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How to stay sane (and safe) on an Indian sleeper train


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If you haven’t endured at least one journey on a sleeper train, did you really travel India?

Image credit: krebsmaus07 on Flickr

In June 2018, I spent a month in this beautiful country and some how managed to survive the sleeper trains three times. One of the largest railway networks in the world, India’s railway system covers over 40,000 miles, running through the Himalayan mountains, Rajasthani deserts, the booming cities of Delhi, Varanasi and Jaipur, towards the Goan beaches.

Although an eye opening adventure, it is not the easiest journey to bear. Here is my advice to help you stay sane (and safe) on an Indian sleeper train. You’ll thank me later…

Booking your ticket

India’s railway system is highly organised, with an eight-tier ticket system. I would recommend booking your tickets well in advance of your travel date. Although you will have the option of 1st class tickets through to 2nd class seating, I would advise women, especially those travelling solo, to opt for the 3rd tier. 3rd tier has three bunk beds per row and air conditioning. Most importantly, 3rd tier is the safest carriage for women travelling alone as there are many people including men, women and children around.

Of course, 1st and 2nd class are more ‘luxurious’, but ending up in a private carriage increases the risks of sexual assault and physical abuse. I would also advice women to be accompanied to the toilet if travelling in a group, or go before everyone sleeps to guarantee your safety. Check out the FCO site for more useful information on female safety abroad.

Chain your bag

Underneath the bottom bunk, there are metal rings to lock your bags to. Take advantage of this and come prepared with a chain and padlock. I did not encounter untrustworthy individuals on any of my three journeys, but knowing my bag was safely attached to my or my friends bunk allowed me to sleep a little more peacefully. However, I would recommend keeping valuable belongings, such as passport, phone, train ticket, etc. with you at all times. For example, although it was a squeeze, I kept my small rucksack containing my valuables by my pillow when sleeping.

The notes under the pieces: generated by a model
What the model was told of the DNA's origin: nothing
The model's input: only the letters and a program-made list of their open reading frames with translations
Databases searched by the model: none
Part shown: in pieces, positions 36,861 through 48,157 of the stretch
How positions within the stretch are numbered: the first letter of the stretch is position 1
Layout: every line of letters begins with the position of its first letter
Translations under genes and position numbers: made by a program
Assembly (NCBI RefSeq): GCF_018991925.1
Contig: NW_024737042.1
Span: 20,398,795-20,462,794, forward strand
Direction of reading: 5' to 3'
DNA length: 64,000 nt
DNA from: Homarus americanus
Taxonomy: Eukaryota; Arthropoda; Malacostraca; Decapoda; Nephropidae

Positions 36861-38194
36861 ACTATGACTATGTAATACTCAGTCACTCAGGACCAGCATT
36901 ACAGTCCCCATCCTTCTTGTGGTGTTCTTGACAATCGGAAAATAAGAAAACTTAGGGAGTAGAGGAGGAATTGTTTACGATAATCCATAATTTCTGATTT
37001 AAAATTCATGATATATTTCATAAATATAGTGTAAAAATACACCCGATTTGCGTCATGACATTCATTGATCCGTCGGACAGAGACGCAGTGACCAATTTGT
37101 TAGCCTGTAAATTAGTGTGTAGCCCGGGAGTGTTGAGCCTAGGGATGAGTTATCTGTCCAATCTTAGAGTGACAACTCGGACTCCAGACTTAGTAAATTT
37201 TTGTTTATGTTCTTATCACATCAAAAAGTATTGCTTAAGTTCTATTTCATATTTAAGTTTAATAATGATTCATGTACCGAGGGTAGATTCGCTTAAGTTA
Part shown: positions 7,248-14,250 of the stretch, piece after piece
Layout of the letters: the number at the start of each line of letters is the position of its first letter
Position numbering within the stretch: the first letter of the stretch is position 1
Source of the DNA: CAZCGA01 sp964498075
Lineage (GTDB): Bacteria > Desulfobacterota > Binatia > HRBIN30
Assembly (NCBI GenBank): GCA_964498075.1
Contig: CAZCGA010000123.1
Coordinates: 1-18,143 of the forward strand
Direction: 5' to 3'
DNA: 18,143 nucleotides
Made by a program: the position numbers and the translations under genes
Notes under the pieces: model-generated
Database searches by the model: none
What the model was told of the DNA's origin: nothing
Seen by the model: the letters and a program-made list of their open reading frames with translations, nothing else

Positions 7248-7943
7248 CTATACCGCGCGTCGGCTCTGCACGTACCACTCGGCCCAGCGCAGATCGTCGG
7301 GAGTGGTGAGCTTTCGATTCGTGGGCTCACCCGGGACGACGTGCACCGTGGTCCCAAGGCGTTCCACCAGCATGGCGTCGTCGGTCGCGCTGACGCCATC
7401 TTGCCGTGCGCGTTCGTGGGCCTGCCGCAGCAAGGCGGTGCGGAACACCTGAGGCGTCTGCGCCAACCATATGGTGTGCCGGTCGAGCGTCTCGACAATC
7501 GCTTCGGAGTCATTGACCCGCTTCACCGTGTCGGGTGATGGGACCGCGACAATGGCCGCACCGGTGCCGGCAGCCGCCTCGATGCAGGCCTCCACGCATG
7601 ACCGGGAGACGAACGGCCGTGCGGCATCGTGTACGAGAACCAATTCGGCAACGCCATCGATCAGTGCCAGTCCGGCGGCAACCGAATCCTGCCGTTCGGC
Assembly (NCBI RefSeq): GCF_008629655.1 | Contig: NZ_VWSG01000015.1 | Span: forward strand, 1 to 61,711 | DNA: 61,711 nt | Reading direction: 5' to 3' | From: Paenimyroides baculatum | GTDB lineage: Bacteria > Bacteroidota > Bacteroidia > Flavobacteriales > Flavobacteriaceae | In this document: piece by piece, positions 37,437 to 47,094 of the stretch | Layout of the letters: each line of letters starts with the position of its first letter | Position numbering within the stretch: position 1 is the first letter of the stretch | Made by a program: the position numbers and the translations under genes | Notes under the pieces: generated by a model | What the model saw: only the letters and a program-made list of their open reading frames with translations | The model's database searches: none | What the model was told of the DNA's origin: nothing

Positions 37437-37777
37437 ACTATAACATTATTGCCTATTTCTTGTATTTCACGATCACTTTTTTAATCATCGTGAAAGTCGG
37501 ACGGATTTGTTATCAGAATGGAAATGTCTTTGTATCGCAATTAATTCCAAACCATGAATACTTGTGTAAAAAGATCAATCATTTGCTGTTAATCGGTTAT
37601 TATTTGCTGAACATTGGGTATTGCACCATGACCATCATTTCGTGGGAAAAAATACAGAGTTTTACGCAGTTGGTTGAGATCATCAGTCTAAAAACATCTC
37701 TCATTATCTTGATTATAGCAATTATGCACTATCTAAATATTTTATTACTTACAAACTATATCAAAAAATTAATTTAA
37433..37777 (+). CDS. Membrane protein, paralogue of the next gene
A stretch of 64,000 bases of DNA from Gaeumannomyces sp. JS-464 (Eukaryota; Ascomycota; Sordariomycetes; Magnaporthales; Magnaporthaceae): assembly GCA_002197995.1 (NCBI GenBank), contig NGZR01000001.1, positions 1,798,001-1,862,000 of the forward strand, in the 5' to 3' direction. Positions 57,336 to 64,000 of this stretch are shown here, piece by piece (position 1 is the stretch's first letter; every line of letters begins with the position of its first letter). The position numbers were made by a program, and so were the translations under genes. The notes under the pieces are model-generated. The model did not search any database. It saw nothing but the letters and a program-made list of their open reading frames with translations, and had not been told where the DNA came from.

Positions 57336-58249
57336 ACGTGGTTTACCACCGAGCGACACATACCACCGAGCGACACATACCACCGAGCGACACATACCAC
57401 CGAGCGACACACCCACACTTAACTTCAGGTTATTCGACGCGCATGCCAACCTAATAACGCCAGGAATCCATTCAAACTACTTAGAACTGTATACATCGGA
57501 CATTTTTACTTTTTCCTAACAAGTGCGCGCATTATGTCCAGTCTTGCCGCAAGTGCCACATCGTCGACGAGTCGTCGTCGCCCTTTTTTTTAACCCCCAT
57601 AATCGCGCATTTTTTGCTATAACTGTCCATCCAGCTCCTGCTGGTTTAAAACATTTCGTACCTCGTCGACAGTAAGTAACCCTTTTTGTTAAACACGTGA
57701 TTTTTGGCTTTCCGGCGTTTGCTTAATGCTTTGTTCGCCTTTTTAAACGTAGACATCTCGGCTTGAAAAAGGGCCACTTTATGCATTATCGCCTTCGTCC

The survival kit: 

  • The air conditioning is blissful during 30-degree heat, however at night the trains are freezing! Either rent a cheap blanket and pillow provided by the railway company or bring your own. You will snooze like a baby as the train rocks you off to sleep. 
  • Sleep with your head away from the corridor. You will probably be sharing a carriage with over 40 people. That is 40 people brushing, or more likely bashing, your head as they climb up to their bunks or walk to the toilet. 
  • Stay hydrated! As India’s railway system is prone to delays, I always took two litres of water with me. You never know how long the journey will be. 
  • The cuisine available on the trains is hit-and-miss, so take snacks for your journey. I’d highly recommend buying the freshly picked lychees sold on the train platforms though!
  • Hand sanitiser and toilet roll! I repeat, hand sanitiser and toilet roll! 
  • I made the mistake of wearing flip-flops to the toilet. Trying to use a squatter toilet whilst the train is rocking back and forth is a recipe for disaster…
  • Do not forget to take a portable phone charger. It’s essential to stay connected to family and friends so they know you’re safe and of your location. 

Unwanted encounters

One of the friendliest nations I’ve known, my encounters with the locals are some of my most treasured and humbling experiences. However, here's a list of situations you should be aware of and will want to avoid whilst on your train journey. 

  • People jumping onto the sleeper trains during the night often target young men travelling by themselves, to ask them for money. Even though you may be ‘cursed’ with foul language, do not pay them. Often, surrounding Indian men will shoo them off.
  • The trains have uniformed attendants who occasionally clean the carriages. They will not ask for money. If you see a cleaner polishing at your feet and demanding payment, refuse them.
  • Children requesting money is hard to ignore, but it is necessary. If children are successful in the begging trade, they are often kept out of school. In order to keep them in education, avoid giving them money. Instead, I often handed these children stationary: pens, pencils and paper, to assist with their learning. 
For more information on travel safety and awareness in India, please visit:

Lead image credit: krebsmaus07 on Flickr

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